Dante Gabriel Rossetti: A Victorian Romantic

Dante Gabriel Rossetti: A Victorian Romantic

Dante Gabriel Rossetti: A Victorian Romantic

Dante Gabriel Rossetti: A Victorian Romantic

Excerpt

No biographer of Rossetti may flatter himself that the poet- painter would have approved his labours. "A devil," he wrote in 1878, appealing for help to his friend and legal adviser Watts-Dunton, "has written some rot to me about a biography for some series. I don't want him to be writing mine. If not answered he may scribble some malignity . . . a biographical Devil, . . . a scandal-mongering Devil."

That Rossetti did not wish to be the subject of any intimate biographical study, that he feared anything of the kind would lead to "scandal-mongering," is therefore beyond dispute. Nor was it solely that he feared a public revelation of his own tragic experience and unconventional way of life. The "private" life of artists as of other persons should, he believed, be really private; their works were all that the public had a right to know. This was his attitude in 1869 to Mrs. Beecher Stowe's accusations against Byron. "The vital interest of his poetry,"Rossetti declared, "is all we have to do with."

Yet even in days before the advent of that self-contradictory hybrid the "fictional" biographer, Rossetti seems to have had melancholy premonitions of his ultimate fate. "Rossetti," wrote an anonymous reviewer, "used to be much delighted with the account a friend gave him of the peculiar biographical methods that obtain among the Kalmuk Tartars. . . It seems that when a Kalmuk high priest dies, the reverend gentleman next in rank sets about composing his biography in this wise: first he burns his hero's body to ashes, and then, moistening the ashes with water and his own saliva, he kneads them into a dough--'the sacred dough'--and then kneads the dough into a statuette, taking care that the statuette's face shall suggest as far as possible a kind of amalgamated expression representing both artist and subject. 'I wonder what officious kneader will try his hand on my "sacred dough," 'Rossetti used to say."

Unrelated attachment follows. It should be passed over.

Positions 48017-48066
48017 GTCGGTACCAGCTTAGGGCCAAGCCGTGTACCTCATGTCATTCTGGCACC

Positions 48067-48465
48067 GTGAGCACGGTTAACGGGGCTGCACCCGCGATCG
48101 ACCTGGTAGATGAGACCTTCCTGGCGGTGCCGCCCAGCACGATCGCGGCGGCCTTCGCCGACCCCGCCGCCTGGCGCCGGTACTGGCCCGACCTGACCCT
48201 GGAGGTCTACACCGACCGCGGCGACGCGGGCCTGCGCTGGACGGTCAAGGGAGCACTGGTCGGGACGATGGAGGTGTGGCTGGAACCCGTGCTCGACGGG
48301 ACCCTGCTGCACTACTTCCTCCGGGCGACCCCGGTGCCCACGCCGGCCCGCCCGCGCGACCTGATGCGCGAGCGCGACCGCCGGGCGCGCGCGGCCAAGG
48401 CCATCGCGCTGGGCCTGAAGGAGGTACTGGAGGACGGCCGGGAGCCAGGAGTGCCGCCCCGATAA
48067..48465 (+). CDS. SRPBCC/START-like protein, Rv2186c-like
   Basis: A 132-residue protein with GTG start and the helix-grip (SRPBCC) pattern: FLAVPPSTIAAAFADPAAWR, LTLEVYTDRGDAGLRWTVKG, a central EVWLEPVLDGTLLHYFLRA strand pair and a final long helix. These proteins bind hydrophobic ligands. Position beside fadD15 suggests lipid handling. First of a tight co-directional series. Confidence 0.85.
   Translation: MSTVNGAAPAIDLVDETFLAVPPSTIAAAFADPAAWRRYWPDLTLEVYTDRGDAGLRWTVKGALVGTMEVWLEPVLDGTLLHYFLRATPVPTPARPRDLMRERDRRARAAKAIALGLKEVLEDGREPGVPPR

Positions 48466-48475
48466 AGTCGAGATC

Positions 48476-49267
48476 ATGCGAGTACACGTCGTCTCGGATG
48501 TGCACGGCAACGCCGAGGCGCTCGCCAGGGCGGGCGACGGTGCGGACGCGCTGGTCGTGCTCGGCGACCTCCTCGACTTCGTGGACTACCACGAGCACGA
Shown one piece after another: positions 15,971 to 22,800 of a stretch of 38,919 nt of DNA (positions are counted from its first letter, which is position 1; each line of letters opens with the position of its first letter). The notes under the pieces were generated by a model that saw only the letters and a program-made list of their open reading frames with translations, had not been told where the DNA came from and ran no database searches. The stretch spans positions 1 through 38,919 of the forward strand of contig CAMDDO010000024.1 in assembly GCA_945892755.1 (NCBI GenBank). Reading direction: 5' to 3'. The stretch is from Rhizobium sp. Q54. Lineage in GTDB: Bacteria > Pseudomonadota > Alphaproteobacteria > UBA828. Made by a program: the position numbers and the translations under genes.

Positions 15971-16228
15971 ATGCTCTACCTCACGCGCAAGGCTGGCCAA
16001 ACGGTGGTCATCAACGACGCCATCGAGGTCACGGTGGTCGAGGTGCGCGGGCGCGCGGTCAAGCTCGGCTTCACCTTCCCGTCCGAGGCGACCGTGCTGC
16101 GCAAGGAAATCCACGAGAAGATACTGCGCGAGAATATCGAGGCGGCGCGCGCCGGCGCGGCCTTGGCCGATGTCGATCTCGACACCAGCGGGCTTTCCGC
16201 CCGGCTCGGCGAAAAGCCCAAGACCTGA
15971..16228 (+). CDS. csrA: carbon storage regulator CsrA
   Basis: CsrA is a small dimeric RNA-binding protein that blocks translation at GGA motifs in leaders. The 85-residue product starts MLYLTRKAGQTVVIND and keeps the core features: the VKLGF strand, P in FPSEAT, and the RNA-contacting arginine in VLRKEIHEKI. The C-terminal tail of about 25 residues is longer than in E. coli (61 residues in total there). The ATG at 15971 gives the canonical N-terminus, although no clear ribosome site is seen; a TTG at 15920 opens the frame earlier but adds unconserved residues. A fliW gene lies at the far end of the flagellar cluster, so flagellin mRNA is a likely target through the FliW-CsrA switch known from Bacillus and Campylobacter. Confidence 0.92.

Despite Rossetti's wishes, however, from the moment of his death there was a scramble amongst his friends for priority as his biographer. Hall Caine won, to the disgust of the Rossetti family; William Sharp was a close second, and Oscar Wilde wittily remarked: "Whenever a great man dies, Hall Caine and . . .

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